Teenage Mutant Ninja Turtles (#1) – Kevin Eastman and Peter Laird

5 out of 5

It is surely nigh impossible to rate this issue without an iota of bias, given my status as a lifelong TMNT fan. The issue’s beats are also so embedded in my brain due to not only rereads, but also having reexperienced them as redone and regurgitated across several other comic, cartoon, and movie iterations, that it’s hard to try to read the issue “fresh.”

There are things I could criticize, of course. The boys’ artwork, though always stylized o’er the years, is especially “crunchy” here, and almost amateurish or flat when it comes to human being and some backgrounds. The two would keep the general looks they use here (Laird a more bubbly-faced characterization; Eastman squared), but certainly their skills as draftsmen and with layouts and etc. would improve; here, everyone except the Turtles sort of washes into a murkiness of similar looking angry-types or business-types, and then the fact that the boys were essentially all swappable, save the weapons they used. The Shredder’s ability to contort himself into odd shapes in order to fit into panels is pretty funny. The backgrounds are detailed, but exist on the same plane as everything else; depth is achieved through vanishing point basics and not line weight, shading. And yeah, the writing – taking its purposefully cheeky and parodic bits into account – is pretty overstuffed, and very surface level, get-the-job-done work.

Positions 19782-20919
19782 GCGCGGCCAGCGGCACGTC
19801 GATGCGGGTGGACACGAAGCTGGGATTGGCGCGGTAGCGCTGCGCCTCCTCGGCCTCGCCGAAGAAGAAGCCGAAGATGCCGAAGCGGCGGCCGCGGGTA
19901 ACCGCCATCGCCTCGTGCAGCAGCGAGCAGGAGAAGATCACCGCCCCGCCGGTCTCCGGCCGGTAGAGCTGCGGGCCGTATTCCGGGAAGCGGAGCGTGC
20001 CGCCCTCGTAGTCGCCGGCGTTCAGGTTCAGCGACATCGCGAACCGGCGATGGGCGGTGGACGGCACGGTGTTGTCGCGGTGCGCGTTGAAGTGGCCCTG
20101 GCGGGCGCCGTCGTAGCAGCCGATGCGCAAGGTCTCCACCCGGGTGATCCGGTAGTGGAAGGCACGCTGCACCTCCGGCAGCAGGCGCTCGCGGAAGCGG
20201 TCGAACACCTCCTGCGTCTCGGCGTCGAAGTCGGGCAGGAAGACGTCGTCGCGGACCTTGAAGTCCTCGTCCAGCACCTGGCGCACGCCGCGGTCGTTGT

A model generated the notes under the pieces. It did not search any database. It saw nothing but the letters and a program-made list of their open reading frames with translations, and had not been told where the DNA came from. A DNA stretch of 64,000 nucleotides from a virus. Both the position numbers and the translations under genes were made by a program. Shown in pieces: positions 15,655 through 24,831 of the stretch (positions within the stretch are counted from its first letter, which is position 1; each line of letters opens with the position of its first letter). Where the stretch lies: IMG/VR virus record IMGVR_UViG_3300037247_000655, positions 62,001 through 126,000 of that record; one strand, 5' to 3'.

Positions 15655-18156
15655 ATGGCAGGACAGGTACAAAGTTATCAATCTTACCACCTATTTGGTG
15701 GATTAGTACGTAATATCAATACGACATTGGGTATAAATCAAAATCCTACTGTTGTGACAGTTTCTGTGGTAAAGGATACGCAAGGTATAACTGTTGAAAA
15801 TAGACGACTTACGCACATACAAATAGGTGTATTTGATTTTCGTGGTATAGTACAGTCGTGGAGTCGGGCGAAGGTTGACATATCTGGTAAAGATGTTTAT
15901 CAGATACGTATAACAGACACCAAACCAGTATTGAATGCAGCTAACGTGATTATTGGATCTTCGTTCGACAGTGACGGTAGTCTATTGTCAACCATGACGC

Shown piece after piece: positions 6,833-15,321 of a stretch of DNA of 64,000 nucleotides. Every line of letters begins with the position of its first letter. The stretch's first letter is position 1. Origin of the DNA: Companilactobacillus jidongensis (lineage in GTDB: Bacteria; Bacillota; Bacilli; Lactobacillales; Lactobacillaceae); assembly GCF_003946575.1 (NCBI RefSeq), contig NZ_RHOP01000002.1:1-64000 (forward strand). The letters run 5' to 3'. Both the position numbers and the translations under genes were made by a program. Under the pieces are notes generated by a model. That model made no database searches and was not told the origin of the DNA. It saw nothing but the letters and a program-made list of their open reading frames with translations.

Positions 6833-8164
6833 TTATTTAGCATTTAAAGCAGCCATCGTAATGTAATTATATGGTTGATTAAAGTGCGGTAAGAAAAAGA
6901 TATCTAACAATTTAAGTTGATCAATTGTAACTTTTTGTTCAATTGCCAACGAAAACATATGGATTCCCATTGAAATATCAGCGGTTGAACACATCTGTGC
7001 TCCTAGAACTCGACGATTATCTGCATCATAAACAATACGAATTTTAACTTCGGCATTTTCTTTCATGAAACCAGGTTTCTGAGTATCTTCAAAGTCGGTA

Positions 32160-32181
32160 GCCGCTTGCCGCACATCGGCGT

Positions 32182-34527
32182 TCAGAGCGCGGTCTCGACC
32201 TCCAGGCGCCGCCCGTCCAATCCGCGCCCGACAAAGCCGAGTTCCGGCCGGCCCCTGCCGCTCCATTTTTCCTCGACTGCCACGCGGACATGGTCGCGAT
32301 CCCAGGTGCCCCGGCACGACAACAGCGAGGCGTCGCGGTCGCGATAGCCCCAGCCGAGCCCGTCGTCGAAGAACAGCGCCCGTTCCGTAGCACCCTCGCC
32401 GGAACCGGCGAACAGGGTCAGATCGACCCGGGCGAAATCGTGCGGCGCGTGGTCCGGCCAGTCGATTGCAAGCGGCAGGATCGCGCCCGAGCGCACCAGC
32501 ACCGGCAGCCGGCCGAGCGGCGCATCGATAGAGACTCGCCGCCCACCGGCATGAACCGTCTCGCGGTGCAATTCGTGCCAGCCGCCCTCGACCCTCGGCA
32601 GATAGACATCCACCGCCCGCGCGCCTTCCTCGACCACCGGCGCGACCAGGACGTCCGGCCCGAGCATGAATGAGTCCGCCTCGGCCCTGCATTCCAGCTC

However, a lot of that is where legacy works against the book.

If I try, try, try to pretend like the TMNT never existed – and thus, maybe no anthropomorphic superhero team of note – and that I was picking this book up for the first time, new to these Eastman and Laird cats, what the book has to counter all of the above is an undeniable sense of energy and creativity, and unlike the majority of #1s nowadays, it’s not out to set up a whole universe to get you hooked for a trade: it’s a complete story.

When I pick up an indie book, energy and creativity go a long way toward overcoming creators’ limitations. For example: while I can nitpick how Eastman draws a human being here, the duo are consistent throughout the whole issue, and set the bar at a reasonable level for themselves, showing off with crazy choreography and some super fun layouts, and making everything work for them as much as possible within those borders – like being aware of what you do well and not so well, and then not being scared to highlight one and do your best with the other. And we might move quickly through a ridiculous story of spilled mutagen and 20-year long revenge schemes, with little callouts that always seemed odd to me until I realized they were Daredevil puns, but it’s a tale told with similar control – being aware of how many pages they were working with, and giving each slice of the cluttered narrative its due. I can also never get over the duotone inking look of the book. From when I was single digits, reading a First TPB colorized reprint of this, up through now, flipping through one of the several floppies I have (I’m not super limited edition here – from Mirage originals, I only have a 3rd and 5th printing), the dithered blacks and grays look so cool, and so original to me; I’ve never seen anyone quite replicate the style.

So although my rose-tinted glasses make TMNT #1 difficult to truly assess on its own terms, I think it’s also valuable – and a testament to the series’ longstanding appeal – that it’s a book I can reread multiple times, at different ages, and not get tired of it. Maybe a more reasonable rating would call it a 4 out of 5, but that’s where I’ll allow myself to slip in some bias after all.